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Free public education is a right in California until the student turns 22, but 21-year-old David Swanson’s Northern California public school is reportedly trying to pay his parents tens of thousands of dollars to leave in order to duck their complaints filed against the school district and its superintendent. According to ABC News, David’s parents have several issues with the way their autistic son has been treated, which is now attracting serious attention from the media.

Heather Houston, David’s mother, alleges that her son has been force-fed, discriminated against, and his iPad — the device with which he has learned to communicate — was purposefully broken. David is not only autistic, but he has diabetes and does not speak, although his mother and private duty nurse of five years, Annette Armstrong, say he can understand everything.

"I don't get it, because he's a wonderful child," Annette said. She attended the first day of school with David two weeks ago but says he was sent home straightaway and the settlement letter was delivered. The letter, which remains unsigned, would not only award David’s parents $86,000, but it would also waive David’s rights to free public education and ensure that the complaints filed by Heather would be dropped. She would also be disallowed to file any new complaints against the school district or the superintendent.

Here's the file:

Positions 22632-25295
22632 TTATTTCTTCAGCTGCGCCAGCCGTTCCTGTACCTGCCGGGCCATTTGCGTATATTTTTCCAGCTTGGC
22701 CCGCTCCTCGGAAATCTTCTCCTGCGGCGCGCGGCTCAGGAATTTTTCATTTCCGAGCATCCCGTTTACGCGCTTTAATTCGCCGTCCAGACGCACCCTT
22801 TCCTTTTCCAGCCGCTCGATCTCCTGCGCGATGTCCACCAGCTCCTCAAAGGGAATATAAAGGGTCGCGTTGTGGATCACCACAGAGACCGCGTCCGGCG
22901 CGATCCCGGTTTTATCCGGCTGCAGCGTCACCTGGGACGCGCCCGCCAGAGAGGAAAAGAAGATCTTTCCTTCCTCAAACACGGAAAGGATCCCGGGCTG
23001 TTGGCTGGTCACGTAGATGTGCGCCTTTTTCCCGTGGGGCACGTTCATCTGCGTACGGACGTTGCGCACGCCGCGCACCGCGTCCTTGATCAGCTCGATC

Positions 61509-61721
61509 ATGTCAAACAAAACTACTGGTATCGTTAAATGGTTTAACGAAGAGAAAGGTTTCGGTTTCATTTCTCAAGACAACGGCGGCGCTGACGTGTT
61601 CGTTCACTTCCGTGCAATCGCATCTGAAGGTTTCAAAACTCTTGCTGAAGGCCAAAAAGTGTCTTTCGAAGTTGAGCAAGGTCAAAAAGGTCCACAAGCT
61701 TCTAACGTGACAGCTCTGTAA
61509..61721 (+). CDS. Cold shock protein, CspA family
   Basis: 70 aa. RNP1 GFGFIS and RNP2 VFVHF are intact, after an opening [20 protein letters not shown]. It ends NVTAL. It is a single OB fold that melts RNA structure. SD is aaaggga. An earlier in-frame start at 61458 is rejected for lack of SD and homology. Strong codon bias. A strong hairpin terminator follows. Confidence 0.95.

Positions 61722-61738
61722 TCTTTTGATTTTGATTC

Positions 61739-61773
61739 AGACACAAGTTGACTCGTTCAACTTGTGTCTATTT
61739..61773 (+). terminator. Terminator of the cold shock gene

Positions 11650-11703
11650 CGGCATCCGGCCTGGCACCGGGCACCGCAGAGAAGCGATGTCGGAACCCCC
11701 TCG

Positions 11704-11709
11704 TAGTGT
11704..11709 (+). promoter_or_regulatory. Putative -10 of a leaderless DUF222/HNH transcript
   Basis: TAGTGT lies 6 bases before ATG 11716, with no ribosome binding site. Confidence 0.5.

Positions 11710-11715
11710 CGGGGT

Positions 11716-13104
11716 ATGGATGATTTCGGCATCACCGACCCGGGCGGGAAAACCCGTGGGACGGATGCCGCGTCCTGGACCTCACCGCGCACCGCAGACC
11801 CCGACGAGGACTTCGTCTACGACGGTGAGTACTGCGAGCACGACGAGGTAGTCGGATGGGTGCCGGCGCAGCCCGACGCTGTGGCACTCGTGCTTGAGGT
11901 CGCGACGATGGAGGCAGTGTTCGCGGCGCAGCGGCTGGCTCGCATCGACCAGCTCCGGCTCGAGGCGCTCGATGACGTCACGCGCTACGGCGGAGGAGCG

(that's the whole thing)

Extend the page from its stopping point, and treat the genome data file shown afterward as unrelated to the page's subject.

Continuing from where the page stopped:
"The law says he's allowed access to education," Heather said. "I don't want their money. I never wanted their money."

David, who will turn 22 in the spring, has suffered serious discrimination at the hands of his teachers at his school, according to Annette, who says one day she witnessed David being force-fed. Annette says that as a result of David’s autism, he is hypersensitive to metal, so when his teacher insisted he use a metal fork instead of a plastic one, he spit the food out. She says the teacher proceeded to force the food back into his mouth, causing him to eventually vomit.

"She would push his head in the bowl, make him spit in the bowl and stir it up and make him eat it," Annette said. "Her methods are bizarre."

More bizarre is that David receives a personal and detailed lesson plan, separate from the other students, that encourages a level of learning suitable for his needs and abilities. On his lesson plan for that year was learning proper hygiene and learning to write his name and phone number in case he ever wandered away from home. Nowhere in the plan was he slated to learn table manners.

Heather says she received a settlement offer earlier this year of $50,000, which she had her lawyer decline, simply stating that it was an insufficient amount to cover her son’s medical needs. She had no desire to submit a counter offer; she meant to decline entirely.

ABC News notes that a school can refuse education to a student whose needs they are unable to meet, but they must pay for both alternative education and transportation in this case. While it is unclear whether this settlement offered to Heather was a gag offer or an offer for alternative education, it is very clear that Heather intends to fight for her son’s right to remain in public school.

What do you think about this, moms? Comment below!

Source: ABC News


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Emmalie Vance is an Editorial Intern at Wetpaint Entertainment. Follow her on Google+!